There are a few times in your filmgoing lifetime, a few rare experiences, where you catch a glimpse of a performance that completely blows you away. If it is truly incredible, it forces you to take a step back and reexamine your own life and what has made you who you are. The performance could haunt you for a matter of days, weeks, even months. The last time I, personally, felt this way about a performance was when I watched both Jared Leto and Matthew McConaughey in Dallas Buyers Club. Apparently, the Academy felt similarly, as the two swept up both Best Actor and Best Supporting Actor in the 86th annual Academy Awards. McConaughey lost nearly forty pounds for the role; he is almost unrecognizable – a far cry from the playboy who formerly starred in chick flick after chick flick. He plays Ron Woodruff, a sickly-thin cowboy, gambler, and hell-raiser, who lives his life day to day, night to night. From the beginning, you see his addictive personality in full force – hard drugs, alcohol, sex, strippers, and promiscuity rule his life. He works in manual labor as an electrician, but spends most of his day planning out his next line of debauchery. One of the first lines he speaks in the movie is a homophobic slur about an actor, Rock Hudson, who is in the paper after he has been diagnosed with AIDS. At first, it is quite hard to actually like his character.

However, Ron Woodruff’s world comes crashing to a halt when he discovers he is HIV positive and has an estimated thirty days to live. At first, he refuses to accept this fact, exclaiming that it is a disease that “only faggots have”, throws his diagnosis papers into the air, and proclaims: “Let me give y’all a little news flash. There ain’t nothin’ out there can kill f*****’ Ron Woodroof in 30 days”. He attempts to continue on with his life the way it has been, but soon he realizes that he is sicker than he imagined. He contemplates suicide, but eventually begins to procure a drug that is being tested by the FDA as a cure for AIDS; AZT. At this crucial time in the AIDS uprisal, doctors were not aware that AZT actually harmed patients and killed white blood cells. Ron Woodruff learns this fact from an American doctor in Mexico, who uses vitamins and alternative treatment plans to aid patients suffering with the disease. Since it is not approved in the United States, Woodruff smuggles the unapproved pharmaceutical drugs into Texas after he finds them to be effective at improving his symptoms.  He meets Rayon (portrayed by Jared Leto), an HIV positive transvestite who, at first, Woodruff, a prominent homophobe, hesitates to make contact with. The two form an unlikely bond, which blossoms into a friendship.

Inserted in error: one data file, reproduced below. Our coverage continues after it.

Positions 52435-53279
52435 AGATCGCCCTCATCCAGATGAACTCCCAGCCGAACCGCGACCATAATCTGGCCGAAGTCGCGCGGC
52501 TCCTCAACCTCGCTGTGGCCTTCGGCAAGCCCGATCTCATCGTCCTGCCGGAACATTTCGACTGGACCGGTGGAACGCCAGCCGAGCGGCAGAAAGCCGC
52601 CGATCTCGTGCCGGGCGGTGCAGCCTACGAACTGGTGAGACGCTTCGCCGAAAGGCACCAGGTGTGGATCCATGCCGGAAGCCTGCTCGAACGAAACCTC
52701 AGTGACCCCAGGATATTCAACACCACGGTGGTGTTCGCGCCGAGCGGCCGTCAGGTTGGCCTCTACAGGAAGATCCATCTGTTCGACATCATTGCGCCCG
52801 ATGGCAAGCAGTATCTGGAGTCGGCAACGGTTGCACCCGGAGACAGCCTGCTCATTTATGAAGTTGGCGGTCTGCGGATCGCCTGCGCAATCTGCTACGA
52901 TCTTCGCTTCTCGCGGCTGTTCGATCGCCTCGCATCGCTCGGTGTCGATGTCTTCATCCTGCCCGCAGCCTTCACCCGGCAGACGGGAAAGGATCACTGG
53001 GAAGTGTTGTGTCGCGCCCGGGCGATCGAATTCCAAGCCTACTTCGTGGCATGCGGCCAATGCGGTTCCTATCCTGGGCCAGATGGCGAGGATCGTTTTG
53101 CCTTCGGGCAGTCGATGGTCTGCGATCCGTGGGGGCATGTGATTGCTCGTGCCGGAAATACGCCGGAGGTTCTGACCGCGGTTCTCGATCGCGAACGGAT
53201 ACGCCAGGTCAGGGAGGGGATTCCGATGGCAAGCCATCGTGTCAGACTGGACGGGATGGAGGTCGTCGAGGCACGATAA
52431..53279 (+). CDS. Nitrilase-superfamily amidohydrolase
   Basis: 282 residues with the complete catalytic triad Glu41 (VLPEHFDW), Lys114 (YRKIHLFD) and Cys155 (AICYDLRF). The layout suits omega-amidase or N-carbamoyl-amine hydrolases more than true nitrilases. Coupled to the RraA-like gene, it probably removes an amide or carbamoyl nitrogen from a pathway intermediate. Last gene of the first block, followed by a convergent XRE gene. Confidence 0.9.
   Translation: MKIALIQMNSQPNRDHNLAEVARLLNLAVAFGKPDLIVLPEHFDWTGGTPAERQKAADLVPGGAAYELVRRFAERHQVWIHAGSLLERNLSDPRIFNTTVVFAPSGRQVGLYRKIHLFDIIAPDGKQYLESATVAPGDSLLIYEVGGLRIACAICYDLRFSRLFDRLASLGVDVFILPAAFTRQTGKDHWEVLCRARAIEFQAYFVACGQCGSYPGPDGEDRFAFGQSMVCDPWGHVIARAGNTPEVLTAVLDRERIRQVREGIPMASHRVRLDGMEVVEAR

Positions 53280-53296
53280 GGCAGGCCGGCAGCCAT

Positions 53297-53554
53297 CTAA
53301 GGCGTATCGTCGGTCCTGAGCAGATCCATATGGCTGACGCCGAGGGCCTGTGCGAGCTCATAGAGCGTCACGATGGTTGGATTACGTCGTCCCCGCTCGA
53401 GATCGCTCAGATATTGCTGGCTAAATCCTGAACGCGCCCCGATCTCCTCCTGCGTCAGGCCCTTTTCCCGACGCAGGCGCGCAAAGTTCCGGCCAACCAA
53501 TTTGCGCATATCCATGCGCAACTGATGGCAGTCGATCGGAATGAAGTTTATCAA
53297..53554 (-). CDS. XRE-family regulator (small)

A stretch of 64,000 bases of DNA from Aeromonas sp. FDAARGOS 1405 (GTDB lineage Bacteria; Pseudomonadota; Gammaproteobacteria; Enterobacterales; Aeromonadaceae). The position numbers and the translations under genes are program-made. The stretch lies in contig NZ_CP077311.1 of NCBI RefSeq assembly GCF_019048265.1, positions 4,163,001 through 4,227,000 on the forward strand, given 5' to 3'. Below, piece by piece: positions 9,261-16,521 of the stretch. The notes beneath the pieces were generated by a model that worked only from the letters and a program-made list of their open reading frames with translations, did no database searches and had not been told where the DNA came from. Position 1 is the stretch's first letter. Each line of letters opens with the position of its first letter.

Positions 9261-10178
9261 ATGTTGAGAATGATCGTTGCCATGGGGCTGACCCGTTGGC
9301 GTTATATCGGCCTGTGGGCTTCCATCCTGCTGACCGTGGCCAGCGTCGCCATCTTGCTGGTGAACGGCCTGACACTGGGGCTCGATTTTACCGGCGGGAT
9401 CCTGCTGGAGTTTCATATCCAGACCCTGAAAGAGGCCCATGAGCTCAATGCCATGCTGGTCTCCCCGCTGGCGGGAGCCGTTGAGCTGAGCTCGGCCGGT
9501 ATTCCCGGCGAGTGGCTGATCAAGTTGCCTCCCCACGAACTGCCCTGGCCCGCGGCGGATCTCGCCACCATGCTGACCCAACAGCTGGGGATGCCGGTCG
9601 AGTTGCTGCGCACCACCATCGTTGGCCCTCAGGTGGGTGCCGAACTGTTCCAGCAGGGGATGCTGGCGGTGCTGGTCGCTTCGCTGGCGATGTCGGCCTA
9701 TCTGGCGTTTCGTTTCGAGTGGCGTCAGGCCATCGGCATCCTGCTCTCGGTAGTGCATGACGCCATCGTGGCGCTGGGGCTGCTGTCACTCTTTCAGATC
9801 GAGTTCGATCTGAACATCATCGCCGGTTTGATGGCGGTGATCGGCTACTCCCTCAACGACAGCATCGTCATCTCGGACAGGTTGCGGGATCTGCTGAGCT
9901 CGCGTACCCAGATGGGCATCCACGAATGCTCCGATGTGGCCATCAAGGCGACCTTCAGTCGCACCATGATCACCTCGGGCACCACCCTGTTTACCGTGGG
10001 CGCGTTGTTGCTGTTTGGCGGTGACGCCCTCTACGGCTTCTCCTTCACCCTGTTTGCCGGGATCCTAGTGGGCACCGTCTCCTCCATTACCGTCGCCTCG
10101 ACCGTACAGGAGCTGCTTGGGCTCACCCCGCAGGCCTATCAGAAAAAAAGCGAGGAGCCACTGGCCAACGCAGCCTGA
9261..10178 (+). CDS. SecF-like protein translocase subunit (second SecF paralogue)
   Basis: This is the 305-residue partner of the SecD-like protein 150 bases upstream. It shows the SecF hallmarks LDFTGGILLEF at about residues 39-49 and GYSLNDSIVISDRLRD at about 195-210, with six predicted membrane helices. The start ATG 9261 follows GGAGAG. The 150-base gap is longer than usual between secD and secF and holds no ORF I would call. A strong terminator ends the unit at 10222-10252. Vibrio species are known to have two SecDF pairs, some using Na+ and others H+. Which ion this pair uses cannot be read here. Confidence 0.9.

Jared Leto shines as Rayon – his performance moved me to tears.  Woodruff travels the world to find more promising drugs – Japan and Mexico, amongst other places. He establishes a business called the Dallas Buyers Club, which he runs out of a local hotel with Rayon, whose members, mostly homosexuals with HIV or full-blown AIDS, pay Woodrooff and Rayon membership fees for access to the pharmaceuticals that could add length to their lives. As Woodruff becomes more at peace with himself and his disease, he becomes more accepting of those around him. He learns that there is more to a person than something as trivial as sexuality, proven as he defends Rayon to a one of his former friends who spits insults at her in a grocery store and calls her a “freak”. By the end of the movie, you fall in love with Ron Woodruff – he is no longer the selfish, homophobic playboy, only focused on his next high. He becomes not only a hero to those suffering from HIV and AIDS, but a voice. He gives them hope. To me, this role is the role of a lifetime for both Leto and McConaughey. The movie is a must-see; it provides history and insight into the AIDS phenomenon, and it examines the lives of two unlikely friends who connect over an impossible fate.

By all means, do not miss this movie – it will open up your world. And to me, that is the heart of what a great film should do.